Recent downtown study brings good news to Cloverdale
CLOVERDALE -- The Town of Cloverdale got some good news on Thursday evening as Hyett Palma presented the community with the results of its downtown survey.
It was a long process, but one that community officials seemed to believe was well worth it.
Doyl Palma of Hyett Palma presented the 74-page document, which included a detailed plan of what action the town should take in hopes of making Cloverdale more vibrant.
"It was well worth it," Palma said. "It's great that it occurred at the time that it did. You did it together. This plan is not only very workable, it's very realistic as well."
Cloverdale was the 24th community to have the survey done by Hyett Palma.
Cloverdale residents and business owners came together to voice concerns on what they would like to see happen with Cloverdale, the main theme filling vacant storefronts and fixing the facades of buildings and homes.
"You're in a phase of transition right now," Palma said. "A wish and a prayer don't work anymore. You've got to set the stage and make the area more appealing for potential investors."
The study came up with five actions for the town to do in order to make improvements possible: Continue enhancing public spaces, improving the appearance of private properties, looking at Cloverdale as a stage, strengthening existing business and marketing downtown.
The first step, which will soon begin, includes adding some much-needed landscaping. Some property owners have already made the commitment to add planters and hanging baskets.
"It will be beautiful if they're well maintained," Palma said. "It's a very affordable approach."
The town also be working with the Park Board and will be approaching the Clove-rdale FFA to help with the maintenance.
Palma also suggested that Town Hall undergo major landscaping, something Clerk-Treasurer Cheryl Galloway had suggested in the past. Along, with the landscaping it was suggested that something historic, such as a clock, be put out front.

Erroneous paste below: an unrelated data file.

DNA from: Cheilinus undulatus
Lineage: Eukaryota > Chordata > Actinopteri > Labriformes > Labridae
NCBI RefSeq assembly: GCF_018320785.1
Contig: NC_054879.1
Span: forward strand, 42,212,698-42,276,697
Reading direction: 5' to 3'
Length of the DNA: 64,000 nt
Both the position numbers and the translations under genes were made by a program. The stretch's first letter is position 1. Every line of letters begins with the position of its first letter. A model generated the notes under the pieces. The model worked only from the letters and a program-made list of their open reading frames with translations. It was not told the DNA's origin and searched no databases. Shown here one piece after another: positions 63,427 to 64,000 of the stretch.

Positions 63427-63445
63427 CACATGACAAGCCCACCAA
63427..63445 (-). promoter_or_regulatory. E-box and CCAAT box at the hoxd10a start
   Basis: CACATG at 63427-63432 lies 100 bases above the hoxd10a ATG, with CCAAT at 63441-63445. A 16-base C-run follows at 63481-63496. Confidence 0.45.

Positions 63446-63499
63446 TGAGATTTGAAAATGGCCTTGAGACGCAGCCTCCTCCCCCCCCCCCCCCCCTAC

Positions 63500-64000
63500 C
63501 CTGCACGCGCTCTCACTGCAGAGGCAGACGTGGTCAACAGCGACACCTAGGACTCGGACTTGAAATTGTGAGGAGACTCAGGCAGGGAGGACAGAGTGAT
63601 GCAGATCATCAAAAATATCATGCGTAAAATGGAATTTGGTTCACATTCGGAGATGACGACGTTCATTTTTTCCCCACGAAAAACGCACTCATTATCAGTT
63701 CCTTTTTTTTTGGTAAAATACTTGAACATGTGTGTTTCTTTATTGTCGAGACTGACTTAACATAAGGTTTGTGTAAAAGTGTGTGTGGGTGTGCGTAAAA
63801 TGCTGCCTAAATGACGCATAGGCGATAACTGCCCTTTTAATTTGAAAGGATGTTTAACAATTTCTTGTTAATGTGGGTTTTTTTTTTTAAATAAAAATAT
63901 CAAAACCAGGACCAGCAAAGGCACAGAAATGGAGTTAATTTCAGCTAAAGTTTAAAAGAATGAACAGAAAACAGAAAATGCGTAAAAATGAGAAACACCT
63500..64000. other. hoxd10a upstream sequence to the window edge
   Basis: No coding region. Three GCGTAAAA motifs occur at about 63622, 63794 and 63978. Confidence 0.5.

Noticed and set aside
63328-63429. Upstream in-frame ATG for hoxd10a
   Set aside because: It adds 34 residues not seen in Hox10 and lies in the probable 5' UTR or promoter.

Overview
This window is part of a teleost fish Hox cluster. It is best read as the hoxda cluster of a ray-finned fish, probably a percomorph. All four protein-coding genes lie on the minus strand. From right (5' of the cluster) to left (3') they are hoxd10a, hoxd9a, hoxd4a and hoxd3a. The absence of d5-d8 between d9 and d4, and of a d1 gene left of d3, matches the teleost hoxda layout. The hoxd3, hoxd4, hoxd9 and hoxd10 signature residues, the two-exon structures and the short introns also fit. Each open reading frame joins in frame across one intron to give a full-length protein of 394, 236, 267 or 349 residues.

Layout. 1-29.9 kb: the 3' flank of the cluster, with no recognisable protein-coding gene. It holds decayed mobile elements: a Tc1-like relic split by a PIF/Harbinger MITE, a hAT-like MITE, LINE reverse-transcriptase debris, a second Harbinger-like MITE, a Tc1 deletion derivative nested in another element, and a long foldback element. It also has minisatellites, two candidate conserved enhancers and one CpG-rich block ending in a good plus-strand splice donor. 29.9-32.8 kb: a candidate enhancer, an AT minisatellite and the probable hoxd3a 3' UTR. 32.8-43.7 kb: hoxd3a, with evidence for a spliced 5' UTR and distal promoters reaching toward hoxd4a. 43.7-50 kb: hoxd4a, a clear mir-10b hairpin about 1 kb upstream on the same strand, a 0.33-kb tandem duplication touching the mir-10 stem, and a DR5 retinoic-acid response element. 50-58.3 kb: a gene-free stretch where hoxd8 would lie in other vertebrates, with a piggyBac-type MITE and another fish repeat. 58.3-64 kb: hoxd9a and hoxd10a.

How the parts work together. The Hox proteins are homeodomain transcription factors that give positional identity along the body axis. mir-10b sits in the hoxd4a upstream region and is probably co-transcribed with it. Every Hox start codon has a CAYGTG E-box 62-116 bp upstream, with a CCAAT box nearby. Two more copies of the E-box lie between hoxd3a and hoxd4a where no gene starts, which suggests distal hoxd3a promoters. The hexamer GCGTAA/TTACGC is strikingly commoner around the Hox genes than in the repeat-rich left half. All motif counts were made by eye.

Along with landscaping, it was suggested some routine issues that had fallen through the cracks get addressed. Streetlight posts need to be repainted along with the crosswalks and parking spaces.
New benches and trash cans are also something that should be added to help the appeal of downtown. Palma even suggested adding new parking signs in the future, stating that parking is free to customers.
"Don't overlook the small things," Palma said.
One major point that Palma stressed to the community, is that the town does not have a parking problem.
Secondly, the town needs to focus on improving the appearance of private properties, many of which have become run down.
"Think in terms of overall projection," Palma said. "Pick a color pallet and distribute them to the community. It will make an awful lot of difference."
In order to make this possible, Palma suggested trying to get paint donated as well as having volunteers to help with the effort.
"Get a small amount of people to do it and then the peer pressure kicks in," he noted.